Tag Archives: Jesus

Meditatio House: Bere Island (Ego) Laid Bare

The house community has just got back from the annual WCCM Easter retreat held on Bere Island, Ireland. Bere Island is located on Bantry Bay about 2 hours south south west of Cork.

Bere Island is a wonderful place to hold a retreat. Its natural pace is slow. Cows have more to say about setting the tone for the island than any traffic. The island is ancient. It holds lightly and faithfully a contemplative spirit.

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We were part of a group of meditators (old and new) who rented three houses located about 15 minutes via bus from the Bere Island Heritage Centre. Fr. Laurence gave his talks at The Heritage Centre. This centre was also where all the retreatants meditated together.

We were on the island for the entire week leading up to Easter. This week is called Holy Week in the Christian tradition. From Palm Sunday until Easter Sunday we lived together, ate together, and prayed together.

As the week went on we all experienced the challenges that new beds, new people, new living space, and communal travel had to offer. Our differing personalities and temperaments began, in their own unique ways, to ‘feel the pinch’ of the conditions we found ourselves in. By the middle of the week I felt thoroughly overwhelmed by it all.

I felt. Who was this I who was overwhelmed by it all? It could be said that this I was my ego, that conscious part of my inner life which was painfully discovering that it could not have the retreat experience on its own terms. The experience became one of rawness. The vulnerability of my ego to too much change too quickly was laid bare, revealed for all to see.

The way my ego wanted to present itself to the world became too hard to maintain. An ‘in control, warm, loving, and quirky’ persona became instead increasingly anxious and rigid. Rather than ‘how can I love these people’, my rationale was fast turning into ‘how can I survive this week?’

As the week went on I could see the people around me start to fray around the edges. Impatience and frustration began to leak into our relating. Psychological subsistence and the cooking roster met head on. The tendency for us all to end up in the kitchen all at once had me exasperated.

Then came a realisation: this was part and parcel of the community experience for the week. Anger and resentment began to rise in me. Ego felt ‘ripped off’, manipulated, ambushed.

By Good Friday I could see a choice before me: participate as practically and as gently as you can or shut down. In a moment of grace, a moment that the practice of meditation quietly prepares us for, I chose to contribute as I could from moment to moment. Inner movements of perfectionism and anxiety (‘You must do more!’ ‘People think you’re lazy!’ ‘You must be liked!’) began to settle somewhat. I began to accept that I could not do everything (and did not need to). As tiredness and impatience increased I began to trust those around me to understand. I began to risk rejection.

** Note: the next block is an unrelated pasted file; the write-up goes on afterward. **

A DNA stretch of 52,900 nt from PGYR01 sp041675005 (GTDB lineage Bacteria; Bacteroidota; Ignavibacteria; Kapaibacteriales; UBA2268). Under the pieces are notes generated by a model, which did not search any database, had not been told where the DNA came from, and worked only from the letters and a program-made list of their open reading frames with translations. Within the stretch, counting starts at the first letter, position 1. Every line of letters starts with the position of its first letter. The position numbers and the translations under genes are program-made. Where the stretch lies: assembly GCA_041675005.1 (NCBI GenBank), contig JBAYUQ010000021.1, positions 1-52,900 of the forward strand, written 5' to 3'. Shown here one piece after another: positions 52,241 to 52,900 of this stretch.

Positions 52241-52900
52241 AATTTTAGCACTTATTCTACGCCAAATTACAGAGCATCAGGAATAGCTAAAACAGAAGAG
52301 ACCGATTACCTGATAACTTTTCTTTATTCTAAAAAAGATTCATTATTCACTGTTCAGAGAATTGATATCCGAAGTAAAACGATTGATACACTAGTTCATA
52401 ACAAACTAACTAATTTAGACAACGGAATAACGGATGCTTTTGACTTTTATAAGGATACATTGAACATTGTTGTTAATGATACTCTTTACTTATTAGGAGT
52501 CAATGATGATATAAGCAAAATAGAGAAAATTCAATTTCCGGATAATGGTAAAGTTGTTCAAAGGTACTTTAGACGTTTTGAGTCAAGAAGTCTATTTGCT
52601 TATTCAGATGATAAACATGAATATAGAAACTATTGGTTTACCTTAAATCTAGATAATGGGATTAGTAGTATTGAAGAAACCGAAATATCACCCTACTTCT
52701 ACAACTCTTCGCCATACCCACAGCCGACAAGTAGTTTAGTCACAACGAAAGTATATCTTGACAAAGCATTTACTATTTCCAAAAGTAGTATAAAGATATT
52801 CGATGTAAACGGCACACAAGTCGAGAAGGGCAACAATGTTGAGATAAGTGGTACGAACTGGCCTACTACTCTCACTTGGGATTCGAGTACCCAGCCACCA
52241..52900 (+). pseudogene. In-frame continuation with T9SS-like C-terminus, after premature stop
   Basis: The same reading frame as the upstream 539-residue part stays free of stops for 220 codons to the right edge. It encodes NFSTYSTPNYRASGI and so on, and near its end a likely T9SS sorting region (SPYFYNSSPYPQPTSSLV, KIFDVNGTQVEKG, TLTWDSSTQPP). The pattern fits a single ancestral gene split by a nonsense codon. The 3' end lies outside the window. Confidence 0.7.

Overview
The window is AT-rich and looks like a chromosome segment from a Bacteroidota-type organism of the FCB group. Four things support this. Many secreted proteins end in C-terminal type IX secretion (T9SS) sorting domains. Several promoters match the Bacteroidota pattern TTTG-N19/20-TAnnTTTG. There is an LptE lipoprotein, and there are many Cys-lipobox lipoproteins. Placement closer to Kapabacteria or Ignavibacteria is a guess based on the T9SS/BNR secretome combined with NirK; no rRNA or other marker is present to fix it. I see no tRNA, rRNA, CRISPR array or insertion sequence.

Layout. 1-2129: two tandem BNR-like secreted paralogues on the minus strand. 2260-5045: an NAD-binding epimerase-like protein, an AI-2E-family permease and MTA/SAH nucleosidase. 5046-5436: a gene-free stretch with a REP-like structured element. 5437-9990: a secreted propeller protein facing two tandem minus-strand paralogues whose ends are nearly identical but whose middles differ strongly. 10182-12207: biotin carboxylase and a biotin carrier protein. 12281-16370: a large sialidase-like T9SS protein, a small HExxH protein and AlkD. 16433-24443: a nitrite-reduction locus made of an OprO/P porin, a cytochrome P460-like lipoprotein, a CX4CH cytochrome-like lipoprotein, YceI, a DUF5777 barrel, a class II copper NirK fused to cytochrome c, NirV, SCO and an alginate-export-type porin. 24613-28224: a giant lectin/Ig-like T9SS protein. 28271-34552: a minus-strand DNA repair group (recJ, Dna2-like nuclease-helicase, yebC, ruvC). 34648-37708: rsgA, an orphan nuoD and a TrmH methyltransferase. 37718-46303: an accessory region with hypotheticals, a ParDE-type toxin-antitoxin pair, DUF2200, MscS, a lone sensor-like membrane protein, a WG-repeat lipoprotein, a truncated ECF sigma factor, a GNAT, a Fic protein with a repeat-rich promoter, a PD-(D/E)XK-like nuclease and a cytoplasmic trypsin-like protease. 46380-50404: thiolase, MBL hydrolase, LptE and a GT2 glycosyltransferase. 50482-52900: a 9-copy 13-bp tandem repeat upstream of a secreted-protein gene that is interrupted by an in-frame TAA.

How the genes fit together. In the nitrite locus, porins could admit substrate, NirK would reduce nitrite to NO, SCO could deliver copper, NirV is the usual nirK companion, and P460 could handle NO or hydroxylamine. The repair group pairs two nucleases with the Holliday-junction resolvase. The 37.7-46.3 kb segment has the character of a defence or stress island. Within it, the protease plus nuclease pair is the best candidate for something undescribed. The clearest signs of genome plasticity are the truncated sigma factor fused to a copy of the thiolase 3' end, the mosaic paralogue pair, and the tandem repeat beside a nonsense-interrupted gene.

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The art of the spiritual life, of a human life growing in full health, is all about the de-centring of the ego, that is, about our attention being more on loving others than being fixated on ourselves. Sometimes this is just too hard, and that is ok. When it’s too hard we have the opportunity to experience the limitations we have at that moment and to mysteriously grow a little more in the grace of compassion that awaits within all of us.

If this growth in graced compassion is too hard to see and accept, that’s ok as well. Sometimes all we have left is the experience of the ego suffering, experiencing fallibility, failure, and limitation. Easter is here to remind us that Divinity is already in this experience, even if we cannot see or feel it.

Dying to egoism and rising to love does involve psychological pain, or suffering. Good Friday too lives on in us. Good Friday, though, is only part of the story.

The good news is that when ego is experiencing this pain, this disorientation, it can be the very time when the divine life can move powerfully for integration and healing. The illusion of control which ego maintains is exposed as a lie. In this experience we have the chance to let go into Love just a little bit more. It can all be a part of the experience that is the integration of ego with the deeper Self in God.

As a part of the retreat experience there were regular periods of meditation. These periods really helped. Attention on the mantra was attention off the experience of being overwhelmed. It is important to note here that attention off this experience of being overwhelmed was not repression of the experience. It was simply attention on the transformative and integrating consciousness of the Risen Christ within us all. The last three days became easier. The experience of love for myself and others began to return.